3.) There’s a strong emphasis in this lesson on Jesus’ divinity. He “was more than a good man” (23) despite those who have “desired to rob Him of the divinity of His birth” (25). I wonder how much of this emphasis comes from the intellectual trends of President Smith’s day. Was this a more pervasive idea back then? I’m also interested in why President Smith identifies LDS as particularly privileged in this regard: “there are no other people in all the world who have all the information that we have with reference to the divinity of the Savior” (29). It strikes me as interesting that the Book of Mormon (as discussed on 25-26) and the temple endowment depict Christ as exalted and all-powerful, whereas the Gospels portray a Savior who is much more down-to-earth. Is this why Mormons see Christ as more transcendent than other Christians do? It’s not uncommon for me to see Facebook statuses from my Christian friends thanking Jesus for being such a good friend, taking a personal interest in their lives, helping them with daily challenges, etc. Mormons don’t do that. Could it be because our (unique) scripture begins from the standpoint of an exalted Jesus? And if this is an accurate portrayal, of course, what do we make of it?

    • Robert C. said

      Kim, thanks for the good thoughts and questions. Sorry I don’t have good thoughts to offer in response — except for this link to Joe’s post at T&S that I think addresses your #2. That is, I think Joe offers some good reasons for questioning some typically unquestioned ways that we think about the apostasy — which, in turn, instill an unnecessary rivalry with our (esp. Christian) friends and neighbors….

  3. Bruce Gilbert said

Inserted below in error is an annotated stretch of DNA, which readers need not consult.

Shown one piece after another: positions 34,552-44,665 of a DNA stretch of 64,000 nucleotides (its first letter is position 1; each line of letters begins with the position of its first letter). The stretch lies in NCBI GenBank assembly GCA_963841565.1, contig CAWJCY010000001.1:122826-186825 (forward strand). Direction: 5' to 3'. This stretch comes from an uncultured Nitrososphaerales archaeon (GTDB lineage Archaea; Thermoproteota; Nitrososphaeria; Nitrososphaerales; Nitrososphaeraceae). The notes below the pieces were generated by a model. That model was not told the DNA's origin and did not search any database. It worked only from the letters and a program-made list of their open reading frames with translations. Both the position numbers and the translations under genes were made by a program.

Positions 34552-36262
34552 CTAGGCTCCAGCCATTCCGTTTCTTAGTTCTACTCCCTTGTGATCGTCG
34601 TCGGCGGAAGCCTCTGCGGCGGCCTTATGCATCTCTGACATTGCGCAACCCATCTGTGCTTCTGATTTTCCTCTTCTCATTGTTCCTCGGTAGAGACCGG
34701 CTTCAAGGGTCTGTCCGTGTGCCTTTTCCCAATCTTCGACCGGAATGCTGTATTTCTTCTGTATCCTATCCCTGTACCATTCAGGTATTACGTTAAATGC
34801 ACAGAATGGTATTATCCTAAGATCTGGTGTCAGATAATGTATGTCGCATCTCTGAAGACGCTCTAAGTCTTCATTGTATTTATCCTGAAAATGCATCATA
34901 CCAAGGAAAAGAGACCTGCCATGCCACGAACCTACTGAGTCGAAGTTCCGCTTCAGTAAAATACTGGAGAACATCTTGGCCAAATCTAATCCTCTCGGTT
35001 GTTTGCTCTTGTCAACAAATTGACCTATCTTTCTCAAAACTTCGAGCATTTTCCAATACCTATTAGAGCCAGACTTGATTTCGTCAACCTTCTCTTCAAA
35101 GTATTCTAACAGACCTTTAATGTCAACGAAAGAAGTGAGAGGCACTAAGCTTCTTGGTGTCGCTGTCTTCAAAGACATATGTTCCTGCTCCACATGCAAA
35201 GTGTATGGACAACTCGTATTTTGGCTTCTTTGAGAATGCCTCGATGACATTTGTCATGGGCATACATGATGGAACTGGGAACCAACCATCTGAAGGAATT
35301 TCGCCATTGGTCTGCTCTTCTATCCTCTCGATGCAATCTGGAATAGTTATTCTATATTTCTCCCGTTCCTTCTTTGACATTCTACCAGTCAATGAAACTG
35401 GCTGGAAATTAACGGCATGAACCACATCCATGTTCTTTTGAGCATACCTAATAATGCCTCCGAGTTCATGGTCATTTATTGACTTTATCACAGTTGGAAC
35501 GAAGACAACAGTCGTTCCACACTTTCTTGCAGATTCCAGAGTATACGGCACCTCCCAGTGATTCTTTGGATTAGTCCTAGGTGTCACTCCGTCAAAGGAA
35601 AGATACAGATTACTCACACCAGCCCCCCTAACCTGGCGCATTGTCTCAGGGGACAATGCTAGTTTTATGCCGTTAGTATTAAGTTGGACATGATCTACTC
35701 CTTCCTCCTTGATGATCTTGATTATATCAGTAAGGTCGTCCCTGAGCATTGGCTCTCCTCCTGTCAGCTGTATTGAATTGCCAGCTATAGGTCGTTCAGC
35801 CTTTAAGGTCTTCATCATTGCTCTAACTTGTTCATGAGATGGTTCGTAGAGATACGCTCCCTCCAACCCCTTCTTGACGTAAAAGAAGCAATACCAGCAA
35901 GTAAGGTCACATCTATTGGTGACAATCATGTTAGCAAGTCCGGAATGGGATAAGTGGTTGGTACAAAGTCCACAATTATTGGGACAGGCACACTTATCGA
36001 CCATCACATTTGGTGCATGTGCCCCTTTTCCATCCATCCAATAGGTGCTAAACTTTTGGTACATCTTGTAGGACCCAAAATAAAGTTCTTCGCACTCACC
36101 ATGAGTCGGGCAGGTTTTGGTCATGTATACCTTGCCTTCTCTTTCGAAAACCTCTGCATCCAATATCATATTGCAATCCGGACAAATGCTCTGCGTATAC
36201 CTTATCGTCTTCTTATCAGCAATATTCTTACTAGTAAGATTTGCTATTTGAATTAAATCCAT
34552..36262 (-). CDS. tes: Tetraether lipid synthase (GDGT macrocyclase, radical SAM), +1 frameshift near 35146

I offer comments with regard to Kim’s observations and analysis, bearing in mind that this is according to my experience and understanding. Being a convert to the Church and, at one time, holding a “secular” viewpoint of the mission of the Savior, I gained tremendously valuable insight to who He was and is with the additional information afforded to me through modern revelation. I find Him to be even more personal and involved with my life, than previously. The difference is that now I am more awe-struck by His condescension toward me. I realize His majesty and importance, causing me to approach Him with more reverence and respect. One of the differences is that before I felt that I could stand in His presence . . . making Him more of a peer. Now, I feel that I should kneel in His presence . . . making Him more of the God that He is. (It is one thing to stand and quite another to be raised up.) I used to think of Him as a “buddy,” now I think of Him as a Master. I am most amazed that it is His desire that I should be like Him, whereas before it was my desire that He should be like me. Its not that He has changed, but my perspective of Him has. Surprisingly little could be more personal and revealing about His personality than the account given in the Book of Mormon of His visit wherein He wept for joy at His children’s faith. I not only love Him because of that, but because He wants me to love like that, too. His gospel and His Spirit are teaching me how I can. I am being transformed, (albeit slowly); day by day, to be like Him. The wonderful thing is that I can. (The thought of this would have been heresy before!) I don’t ever want to make mention of the Savior and my relationship to Him as common place. It is special; it is VERY personal; and it is lifting.